For the time being I’m working on quad and hamstring strength so I’ll be in better shape for doing squats. I figure once I can leg press my own body weight (which is significant), I should be fine to try squats again. My question is, after reading your article and the “Where do I squat” article, I’m a little unsure whether I should do deeper squats (which puts more torque on the knee), or if partial squats (even though they exert shearing forces) would be better.


    JanFran on August 26th, 2010
  • 15

    Sounds like a question for your physio!

    gubernatrix on August 26th, 2010
  • 16

    The ‘functionality’ of ATG squats depends on what you are training for of course. Since I’ve switched from parallel squats to olympic style I’ve found much better carryover to athletic ability. My legs & hips are more flexible, my vertical jump has improved, & I have greater explosive power overall. Would anyone argue that a partial bench press is as good as a full press? A good method to build the core strength to squat deep are front squats. If your form is compromised you drop the bar instead of rounding & injuring your back.

    jay on November 5th, 2010
  • 17

    There’s a lot of truth in that, Jay. For any sport except powerlifting, the squat is essentially an assistance exercise; it is being done to improve some other quality. So it is absolutely right to look at what you want to get out of it. For athletic ability, full squats are the way to go.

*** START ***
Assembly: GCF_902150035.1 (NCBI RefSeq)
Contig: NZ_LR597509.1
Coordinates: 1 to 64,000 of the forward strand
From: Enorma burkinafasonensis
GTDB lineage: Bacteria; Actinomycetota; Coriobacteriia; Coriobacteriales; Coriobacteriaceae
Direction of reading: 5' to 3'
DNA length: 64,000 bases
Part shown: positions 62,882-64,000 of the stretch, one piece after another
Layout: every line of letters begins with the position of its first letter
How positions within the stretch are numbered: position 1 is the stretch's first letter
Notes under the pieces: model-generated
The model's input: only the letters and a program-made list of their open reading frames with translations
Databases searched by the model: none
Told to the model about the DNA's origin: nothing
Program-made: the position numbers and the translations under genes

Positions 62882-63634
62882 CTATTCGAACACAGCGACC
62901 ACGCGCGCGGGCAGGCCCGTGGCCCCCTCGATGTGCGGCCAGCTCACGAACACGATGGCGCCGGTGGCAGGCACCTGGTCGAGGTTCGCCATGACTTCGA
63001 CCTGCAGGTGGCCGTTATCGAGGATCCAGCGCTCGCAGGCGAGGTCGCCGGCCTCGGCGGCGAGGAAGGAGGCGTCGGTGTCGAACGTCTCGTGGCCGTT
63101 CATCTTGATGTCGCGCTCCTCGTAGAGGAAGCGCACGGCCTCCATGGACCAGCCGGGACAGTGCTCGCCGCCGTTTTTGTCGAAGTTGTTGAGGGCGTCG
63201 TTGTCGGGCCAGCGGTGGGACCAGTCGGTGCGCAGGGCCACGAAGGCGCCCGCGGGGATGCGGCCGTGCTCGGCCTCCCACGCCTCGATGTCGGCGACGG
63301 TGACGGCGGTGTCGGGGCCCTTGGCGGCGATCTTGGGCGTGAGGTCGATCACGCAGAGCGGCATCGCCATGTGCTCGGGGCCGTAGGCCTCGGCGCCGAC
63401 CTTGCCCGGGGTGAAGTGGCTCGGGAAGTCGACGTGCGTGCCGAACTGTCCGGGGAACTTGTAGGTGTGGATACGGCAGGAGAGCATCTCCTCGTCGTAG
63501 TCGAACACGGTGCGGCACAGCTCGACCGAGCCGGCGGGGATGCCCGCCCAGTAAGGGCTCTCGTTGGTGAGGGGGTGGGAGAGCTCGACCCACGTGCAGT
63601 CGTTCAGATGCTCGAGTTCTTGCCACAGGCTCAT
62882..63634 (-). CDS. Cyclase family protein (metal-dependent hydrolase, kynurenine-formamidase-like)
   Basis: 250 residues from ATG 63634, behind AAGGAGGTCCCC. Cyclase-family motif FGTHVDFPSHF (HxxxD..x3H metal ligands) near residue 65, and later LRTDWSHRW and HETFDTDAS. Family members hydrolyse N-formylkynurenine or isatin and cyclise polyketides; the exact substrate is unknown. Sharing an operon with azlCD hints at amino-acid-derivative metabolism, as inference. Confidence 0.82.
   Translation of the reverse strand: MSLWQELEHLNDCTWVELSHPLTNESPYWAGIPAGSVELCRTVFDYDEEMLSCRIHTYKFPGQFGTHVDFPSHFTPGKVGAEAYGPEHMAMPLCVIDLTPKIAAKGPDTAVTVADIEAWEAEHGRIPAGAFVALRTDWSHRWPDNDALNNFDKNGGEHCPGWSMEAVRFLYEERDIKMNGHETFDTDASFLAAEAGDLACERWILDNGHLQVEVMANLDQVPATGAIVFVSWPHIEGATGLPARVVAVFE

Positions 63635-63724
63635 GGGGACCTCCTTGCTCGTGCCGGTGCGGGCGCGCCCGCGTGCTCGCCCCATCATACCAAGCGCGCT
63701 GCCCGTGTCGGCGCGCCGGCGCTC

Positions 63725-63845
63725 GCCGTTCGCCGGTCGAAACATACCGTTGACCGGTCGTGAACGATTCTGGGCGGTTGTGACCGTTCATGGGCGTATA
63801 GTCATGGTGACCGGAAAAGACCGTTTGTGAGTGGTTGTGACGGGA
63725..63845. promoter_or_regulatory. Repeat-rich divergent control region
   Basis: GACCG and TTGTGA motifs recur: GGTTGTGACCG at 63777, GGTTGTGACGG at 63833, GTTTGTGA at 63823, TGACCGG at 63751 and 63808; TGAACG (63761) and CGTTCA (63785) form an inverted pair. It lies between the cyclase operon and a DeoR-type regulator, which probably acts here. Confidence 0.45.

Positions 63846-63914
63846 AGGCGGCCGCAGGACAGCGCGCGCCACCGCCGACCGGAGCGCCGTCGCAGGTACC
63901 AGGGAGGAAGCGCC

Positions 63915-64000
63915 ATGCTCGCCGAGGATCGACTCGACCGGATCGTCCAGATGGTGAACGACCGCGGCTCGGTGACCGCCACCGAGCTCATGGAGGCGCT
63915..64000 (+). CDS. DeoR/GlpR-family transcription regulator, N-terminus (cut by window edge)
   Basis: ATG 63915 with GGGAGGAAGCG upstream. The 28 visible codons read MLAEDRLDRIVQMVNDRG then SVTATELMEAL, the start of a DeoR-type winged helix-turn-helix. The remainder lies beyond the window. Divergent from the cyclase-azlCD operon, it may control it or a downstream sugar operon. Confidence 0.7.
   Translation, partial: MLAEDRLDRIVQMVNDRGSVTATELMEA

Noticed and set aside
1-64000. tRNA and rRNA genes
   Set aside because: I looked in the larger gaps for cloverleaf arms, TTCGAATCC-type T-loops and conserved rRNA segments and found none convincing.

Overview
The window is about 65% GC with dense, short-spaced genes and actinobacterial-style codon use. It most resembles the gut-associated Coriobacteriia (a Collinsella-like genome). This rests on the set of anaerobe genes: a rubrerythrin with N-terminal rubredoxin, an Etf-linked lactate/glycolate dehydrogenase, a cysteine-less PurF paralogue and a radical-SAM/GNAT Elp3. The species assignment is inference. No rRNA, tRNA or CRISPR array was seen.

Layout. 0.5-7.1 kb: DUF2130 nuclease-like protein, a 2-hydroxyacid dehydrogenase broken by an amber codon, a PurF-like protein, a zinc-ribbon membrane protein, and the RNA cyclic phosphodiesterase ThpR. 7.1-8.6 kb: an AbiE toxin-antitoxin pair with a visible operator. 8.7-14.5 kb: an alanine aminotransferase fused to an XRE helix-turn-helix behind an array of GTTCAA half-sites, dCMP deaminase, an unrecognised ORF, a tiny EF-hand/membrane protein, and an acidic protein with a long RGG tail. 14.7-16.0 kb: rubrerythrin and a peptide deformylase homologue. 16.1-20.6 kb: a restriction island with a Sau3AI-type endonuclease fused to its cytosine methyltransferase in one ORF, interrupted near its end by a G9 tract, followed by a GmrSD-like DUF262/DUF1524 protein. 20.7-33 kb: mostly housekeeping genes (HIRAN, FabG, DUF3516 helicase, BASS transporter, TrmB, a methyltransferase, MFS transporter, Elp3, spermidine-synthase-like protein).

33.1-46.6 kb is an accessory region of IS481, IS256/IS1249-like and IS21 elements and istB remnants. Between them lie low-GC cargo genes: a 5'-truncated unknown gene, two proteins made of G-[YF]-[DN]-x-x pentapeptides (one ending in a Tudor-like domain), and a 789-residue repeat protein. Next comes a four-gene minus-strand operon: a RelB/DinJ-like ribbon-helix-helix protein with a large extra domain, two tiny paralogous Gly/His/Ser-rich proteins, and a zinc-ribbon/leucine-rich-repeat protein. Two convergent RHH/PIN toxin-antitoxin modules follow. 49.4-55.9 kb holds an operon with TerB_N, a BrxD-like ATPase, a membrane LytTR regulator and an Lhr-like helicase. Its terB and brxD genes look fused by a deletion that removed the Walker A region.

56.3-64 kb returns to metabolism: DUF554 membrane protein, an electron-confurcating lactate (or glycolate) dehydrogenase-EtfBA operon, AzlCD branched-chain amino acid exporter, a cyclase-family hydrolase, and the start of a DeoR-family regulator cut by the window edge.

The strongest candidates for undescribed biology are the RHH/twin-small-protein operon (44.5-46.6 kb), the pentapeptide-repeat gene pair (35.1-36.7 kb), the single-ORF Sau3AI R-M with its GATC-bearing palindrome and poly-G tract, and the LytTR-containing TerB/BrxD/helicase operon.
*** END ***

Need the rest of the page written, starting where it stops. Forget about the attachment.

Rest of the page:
gubernatrix on November 5th, 2010
  • 18

    […] How low should I squat? […]

  • 19

    My spouse and I absolutely love your blog and find the majority of your post’s to be just what I’m looking for. can you offer guest writers to write content for yourself? I wouldn’t mind writing a post or elaborating on a lot of the subjects you write about here. Again, awesome weblog!

    Cammie on September 20th, 2011
  • 20

    […] 2. This blog post on squatting depth also prioritizes a neutral lumbar spine in determining depth albiet in a somewhat less systematic and research based manner. […]

  • 21

    American College of Sports Medicine says in their “current comment”.

    “The value of deep squats for improving athletic performance continues to be a debated topic. In general, if the athlete is required to perform from a deep squat position, such as in weightlifting, that athlete should gradually progress to the deep squat position.”

    Its easy to google – Safety of the Squat Exercise – American College of Sports Medicine

    Nikola on September 24th, 2014